This post is the seventh in a series of eleven posts I am writing about key trends in the Identity Management industry.
Government regulations have been enacted to address problems problems with fraud, governance, security and privacy arising in various industries. For example, the Sarbanes-Oxley Act of 2002 (Sarbox) was intended to make corporate governance practices more transparent and to improve investor confidence. It addressed financial control and financial reporting issues raised by the corporate financial scandals, focusing primarily on two major areas: corporate governance and financial disclosure.
Government regulations tend to become more complex and far-reaching over time. For example, to address the challenges of security and privacy, the Health Insurance Portability and Accountability Act (HIPAA) was enacted by Congress in 1996 to establish national standards for use of health care records. HIPAA provided a foundation upon which multiple regulations have been based to address issues with the administration and protection of sensitive medical records information.
Title XIII of the American Recovery and Reinvestment Act of 2009 (ARRA), also known as the Health Information Technology for Economic and Clinical Health Act (HITECH) includes a section that expands the reach of HIPAA by introducing the first federally mandated data breach notification requirement and extending HIPAA privacy and security liability to business associates of "covered entities" (generally, health care clearinghouses, employer sponsored health plans, health insurers, and medical service providers that engage in certain transactions on behalf of individuals).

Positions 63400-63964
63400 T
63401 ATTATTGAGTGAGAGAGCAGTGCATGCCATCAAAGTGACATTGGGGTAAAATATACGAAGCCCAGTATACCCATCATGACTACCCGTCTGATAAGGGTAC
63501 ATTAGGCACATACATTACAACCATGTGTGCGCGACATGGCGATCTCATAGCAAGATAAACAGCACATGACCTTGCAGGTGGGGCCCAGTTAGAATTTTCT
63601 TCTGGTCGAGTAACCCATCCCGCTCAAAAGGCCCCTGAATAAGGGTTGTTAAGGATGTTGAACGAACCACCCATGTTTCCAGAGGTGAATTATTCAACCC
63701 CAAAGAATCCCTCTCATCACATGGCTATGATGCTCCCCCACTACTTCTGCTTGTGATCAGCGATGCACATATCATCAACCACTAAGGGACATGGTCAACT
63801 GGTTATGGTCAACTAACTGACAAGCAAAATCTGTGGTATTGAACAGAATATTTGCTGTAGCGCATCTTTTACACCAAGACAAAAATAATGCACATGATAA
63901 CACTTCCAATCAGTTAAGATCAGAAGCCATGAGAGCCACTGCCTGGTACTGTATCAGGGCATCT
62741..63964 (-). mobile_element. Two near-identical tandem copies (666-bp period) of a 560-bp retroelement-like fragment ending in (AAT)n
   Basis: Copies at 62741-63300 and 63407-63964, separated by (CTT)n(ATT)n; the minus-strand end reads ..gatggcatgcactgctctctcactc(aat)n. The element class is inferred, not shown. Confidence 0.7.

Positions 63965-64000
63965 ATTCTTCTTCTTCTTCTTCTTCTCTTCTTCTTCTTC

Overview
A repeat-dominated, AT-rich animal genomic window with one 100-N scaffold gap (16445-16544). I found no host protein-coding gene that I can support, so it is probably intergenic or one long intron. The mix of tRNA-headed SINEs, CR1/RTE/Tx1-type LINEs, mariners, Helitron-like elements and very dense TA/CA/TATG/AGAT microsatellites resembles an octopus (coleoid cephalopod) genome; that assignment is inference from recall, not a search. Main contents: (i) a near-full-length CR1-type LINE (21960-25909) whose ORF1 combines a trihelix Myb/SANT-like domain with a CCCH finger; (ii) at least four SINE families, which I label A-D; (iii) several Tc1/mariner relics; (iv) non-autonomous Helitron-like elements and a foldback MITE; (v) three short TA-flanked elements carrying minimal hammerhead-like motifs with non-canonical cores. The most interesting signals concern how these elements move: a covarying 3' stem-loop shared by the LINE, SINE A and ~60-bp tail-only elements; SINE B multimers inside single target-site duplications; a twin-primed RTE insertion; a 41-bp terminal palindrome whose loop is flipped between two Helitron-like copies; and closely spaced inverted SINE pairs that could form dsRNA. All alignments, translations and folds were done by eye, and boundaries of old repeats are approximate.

The current trend to more extensive government regulation of industry will likely continue or escalate, placing additional burden on enterprises to comply with increasingly complex compliance mandates.
A second source for industry regulations comes from industry itself. For example, the Payment Card Industry (PCI) Data Security Standard (DSS) is a global security standard for safeguarding sensitive credit card data. This standard was established by PCI Security Standards Council, an organization founded by industry leading enterprises: American Express, Discover Financial Services, JCB International, MasterCard Worldwide, and Visa, Inc. The standard was created to help organizations that process card payments prevent credit card fraud through increased controls around data and its exposure to compromise.
Identity and Access Management (IAM) is a critical enabler for compliance with government and industry regulations. For example, Sarbox requirements for fraud reduction, policy enforcement, risk assessment and compliance auditing are supported directly by IAM technology and methods. By streamlining the management of user identities and access rights, automating enforcement of segregation of duties policies, and automating time-consuming audits and reports, IAM solutions can help support strong security policies across the enterprise while reducing the overall cost of compliance.
Similarly, IAM technology and processes, which control user access to data, applications, networks and other resources, can directly support HIPAA/HITECH requirements for privacy, security, auditing and notification.
Practical experience in the field gained as many enterprises have implemented IAM systems to support compliance efforts has yielded several recommended best practices for implementing IAM systems to enable HIPAA/HITECH compliance. The following list of best practices will be explored in more detail in a subsequent blog post:
- Understand regulatory requirements that apply to your enterprise.
Recognize IT's critical role in the compliance process.
Understand the role of IAM in supporting compliance.
Think of compliance as a long-term program, not a single project.
Establish compliance policies. principles should be documented as a foundation upon which to build policies, practices and strategies.
Develop a business-driven, risk-based, and technology-enabled compliance strategy.
Collaborate with your business partners and associates.
Establish a governance process.
Implement your strategy in phases.
Follow established standards.
Give real-time visibility into compliance status, progress and risks.
Unify disparate compliance efforts.
Assess progress and adjust as necessary.
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